Next, it’s key to build out templates for any operational programs you want to run. This could include programs to: change program status, increase lead score for specific programs, sync to your CRM, send alerts, etc. Once you have them built in your CoE, they are ready for you to edit or optimize for each program right away.

 

Finally, it is helpful to create templates or template styles for specific programs in your CoE. Once you clone the template program and the modules or email layouts are ready, all you have to do is edit tokens or change content/swap images. Even though modular email 2.0 templates are easy to use, it still saves time to have the right modules and layout of your email ready for cloning, especially if it’s an event or nurture program where you have several emails.

 

Be mindful of the fact that when you’re building your CoE you will probably be using different program types. In the screenshot below, there is an email program for a one-time send, a basic nurture program, a more advanced nurture program, and a live event.

 

The aspects of the program templates that will vary based on use cases will be your tokens, operational programs, list arrangements, and reporting. If you have the structure set, changing these aspects is quick and easy. You can easily adapt your programs by editing your CoE program templates, allowing you to scale your instance.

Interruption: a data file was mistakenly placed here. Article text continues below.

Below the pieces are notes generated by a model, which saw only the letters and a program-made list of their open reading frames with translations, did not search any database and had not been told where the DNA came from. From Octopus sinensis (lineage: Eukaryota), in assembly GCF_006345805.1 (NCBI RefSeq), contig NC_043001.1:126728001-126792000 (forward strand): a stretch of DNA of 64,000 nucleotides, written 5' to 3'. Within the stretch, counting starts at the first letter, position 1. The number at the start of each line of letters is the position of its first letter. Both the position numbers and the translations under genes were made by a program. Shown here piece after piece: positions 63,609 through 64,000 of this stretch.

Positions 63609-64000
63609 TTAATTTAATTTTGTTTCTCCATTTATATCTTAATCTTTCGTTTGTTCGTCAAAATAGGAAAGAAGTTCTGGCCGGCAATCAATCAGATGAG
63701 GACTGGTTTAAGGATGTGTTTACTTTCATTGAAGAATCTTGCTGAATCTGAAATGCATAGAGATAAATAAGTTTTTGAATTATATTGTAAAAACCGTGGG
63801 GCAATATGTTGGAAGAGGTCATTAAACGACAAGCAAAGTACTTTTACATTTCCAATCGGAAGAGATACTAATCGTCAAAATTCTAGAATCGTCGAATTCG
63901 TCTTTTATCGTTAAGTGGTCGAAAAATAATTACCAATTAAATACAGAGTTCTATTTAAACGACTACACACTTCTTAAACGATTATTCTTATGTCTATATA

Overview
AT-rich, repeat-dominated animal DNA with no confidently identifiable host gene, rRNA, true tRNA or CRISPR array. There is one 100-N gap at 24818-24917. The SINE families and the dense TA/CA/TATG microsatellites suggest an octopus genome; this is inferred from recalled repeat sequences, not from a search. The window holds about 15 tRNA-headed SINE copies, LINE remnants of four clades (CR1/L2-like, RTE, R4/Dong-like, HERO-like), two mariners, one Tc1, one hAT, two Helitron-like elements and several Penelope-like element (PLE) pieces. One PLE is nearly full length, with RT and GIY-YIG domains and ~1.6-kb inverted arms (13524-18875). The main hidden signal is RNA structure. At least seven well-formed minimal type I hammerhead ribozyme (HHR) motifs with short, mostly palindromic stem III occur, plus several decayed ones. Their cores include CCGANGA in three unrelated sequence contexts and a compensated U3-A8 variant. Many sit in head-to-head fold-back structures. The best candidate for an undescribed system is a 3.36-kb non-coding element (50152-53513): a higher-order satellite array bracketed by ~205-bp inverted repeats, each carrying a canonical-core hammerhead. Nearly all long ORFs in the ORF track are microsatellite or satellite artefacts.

**Tip: If you are an agency or consultant, it really helps to have operational programs in the CoE. You can even create these in your sandbox and import the programs into any of your clients to help them with data normalization, lead scoring (customize it on the client), deliverability programs, etc.

 

3. What are some best practices for creating a CoE in a fresh instance of Marketo vs. building a CoE in an existing instance?

 

Creating a CoE within a fresh instance is definitely a different strategy than building one in an existing instance. Both have their pros and cons but let’s start with the fresh instance. When you are new to an instance, sometimes it’s hard to decide what your CoE programs will be. What we normally do for clients is:

1) Host discovery sessions to see which programs they are envisioning

2) Map the programs out beforehand

3) Show the internal stakeholders or clients to gain approval before we build

 

This helps us ensure they are on the same page. Also, having a visual of how your CoE operates is a great training and educational tool to those stakeholders outside of the system who don’t need to know the details of the Marketo instance, but need to understand how it works.